As ever, the problem is dose. The right amount of sodium can be helpful. Too much causes harm instead – and many of us are consuming far too much.
Sometimes it’s hard not to, given that we use salt for cooking and season our food with it. Plus, processed food is often laden with sodium, which makes matters even worse.
Washing canned beets before you use them will help. This won’t remove all the sodium, but you might cut it down by about 50%.
You can also look for low sodium beets. Some brands even can their beets in water and don’t add any sodium at all. With these, you’re just getting natural sodium from the beets and there’s hardly any of that.
May Be Contaminated From The Can
The can itself is another area of concern. There’s always the risk that some of the chemicals used in the can lining leach into your food.
The biggest issue here is BPA. This chemical is still considered safe at the amounts we find in our food, yet there are plenty of reports of adverse effects. There are even concerns that low levels of BPA could cause more health issues than high levels of the chemical.
Because of the controversy, many food manufacturers are avoiding BPA and using different materials for their cans instead. However, the shift isn’t complete and some companies do still use BPA.
This isn’t the end of the story, though. Companies still need to use some type of can lining and the new versions could be just as concerning as BPA. They’re more problematic in some ways, as we simply don’t know what to expect.
The issue doesn’t mean you need to avoid canned food entirely, but it is a reason to be cautious. Perhaps it’s best to think of canned food as something to use occasionally, like when you’re really short on time or don’t have much fresh food in the house.
Taking this approach, rather than using canned food every day, should reduce your consumption of potentially harmful compounds and help you to stay healthier.
High In Oxalates
Beets are a decent source of oxalates. These natural compounds are easy to ignore, as they don’t have a large effect on most people.
However, for people who are sensitive, oxalates can increase the risk of kidney stones. This is particularly true if you’re dehydrated or have had kidney stones in the past. Oxalates might cause other problems too, perhaps even affecting your risk of some diseases.
Even with the oxalates, most people won’t need to avoid beets entirely. Instead, you may just need to be cautious with your serving size and focus on low oxalate foods as much as possible.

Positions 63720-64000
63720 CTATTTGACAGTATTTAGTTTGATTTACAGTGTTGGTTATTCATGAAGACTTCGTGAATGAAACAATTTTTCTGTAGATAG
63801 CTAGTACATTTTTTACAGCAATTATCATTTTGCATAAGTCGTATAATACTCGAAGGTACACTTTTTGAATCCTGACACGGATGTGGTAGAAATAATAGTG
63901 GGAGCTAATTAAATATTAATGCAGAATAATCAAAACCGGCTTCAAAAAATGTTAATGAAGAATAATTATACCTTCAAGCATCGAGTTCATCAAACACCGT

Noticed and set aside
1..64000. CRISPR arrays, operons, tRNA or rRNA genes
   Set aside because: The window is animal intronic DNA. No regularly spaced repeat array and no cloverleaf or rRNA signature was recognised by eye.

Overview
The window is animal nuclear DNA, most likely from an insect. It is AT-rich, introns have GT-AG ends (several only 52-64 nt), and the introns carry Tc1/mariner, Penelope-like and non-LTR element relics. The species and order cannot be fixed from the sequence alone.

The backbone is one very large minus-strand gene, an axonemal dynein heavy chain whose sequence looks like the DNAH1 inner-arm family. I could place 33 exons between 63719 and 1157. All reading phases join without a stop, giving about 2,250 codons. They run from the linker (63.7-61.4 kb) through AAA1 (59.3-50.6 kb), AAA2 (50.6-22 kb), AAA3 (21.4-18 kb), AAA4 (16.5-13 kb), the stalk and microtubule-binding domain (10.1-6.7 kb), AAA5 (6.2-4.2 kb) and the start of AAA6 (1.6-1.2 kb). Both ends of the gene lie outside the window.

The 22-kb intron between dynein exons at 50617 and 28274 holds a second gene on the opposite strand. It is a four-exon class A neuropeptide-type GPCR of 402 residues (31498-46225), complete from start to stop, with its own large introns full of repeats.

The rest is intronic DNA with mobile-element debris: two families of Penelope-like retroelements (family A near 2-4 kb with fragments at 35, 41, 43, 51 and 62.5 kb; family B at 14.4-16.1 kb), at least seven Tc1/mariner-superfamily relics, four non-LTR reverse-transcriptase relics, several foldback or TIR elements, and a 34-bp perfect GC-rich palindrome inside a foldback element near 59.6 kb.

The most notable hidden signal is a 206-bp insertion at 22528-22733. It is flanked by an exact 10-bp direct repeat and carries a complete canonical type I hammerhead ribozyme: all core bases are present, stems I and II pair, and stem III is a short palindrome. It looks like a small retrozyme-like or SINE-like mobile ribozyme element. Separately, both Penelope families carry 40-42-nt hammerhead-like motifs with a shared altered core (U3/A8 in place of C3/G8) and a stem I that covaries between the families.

Are Canned Beets Pickled?
Beets are often pickled, which can make them a source of probiotics. Pickling beets is an easy way to make them last and is something you can easily do at home.
Some canned beets that you buy in the store may be pickled, but most won’t be. As such, they won’t provide you with probiotics. Instead, most of the benefits are the same as you’ll see with fresh beets.
If you’re specifically looking for pickled beets, it’s best to make them yourself at home. You can also look out for artisan products, as these are more likely to be pickled.
Should You Eat Canned Or Fresh Beets?
Most of the benefits of canned beets also apply to fresh ones. So, which type should you choose? Ultimately, that’s up to you, as you’ll get plenty of nutrients and antioxidants either way.
There are differences, though.
For one thing, canned beets are softer than fresh ones. Plus, while canned beets retain most of the rich flavor of regular beets, they do tend to be sweeter. These differences are useful in some situations and frustrating in others.
Canned beets are more convenient too. Not only do they last much longer than fresh beets, but they’re also already cooked, so you don’t have any prep work to worry about.
Of course, there’s also the old adage that fresh food is always best. This is still true. Fresh beets have been through less processing and won’t ever have additives, so they’ll always be a bit better for you.
The answer may be to use fresh beets whenever you can and just turn to canned ones when fresh aren’t an option. This way you take advantage of both types, while keeping your risk low.
Beets have plenty of benefits. Not only are they packed with nutrients, antioxidants, and fiber, but they’re also low in calories, so you can easily add them to your diet.
Canned beets aren’t quite as powerful as fresh ones, that’s true. There’s always the risk that some chemicals from the can leach into the beets or that some nutrients get lost in the canning process.
Still, these concerns are overshadowed by how convenient canned beets are. Companies are also focusing on decreasing their reliance on controversial chemicals like BPA, which decreases the risk.
In the end, canned vegetables are a convenient way to increase your nutrient intake, especially at times where fresh vegetables aren’t an option (frozen vegetables are helpful for this same reason). The best approach may be to use canned beets when you need to, but focus on fresh beets whenever possible.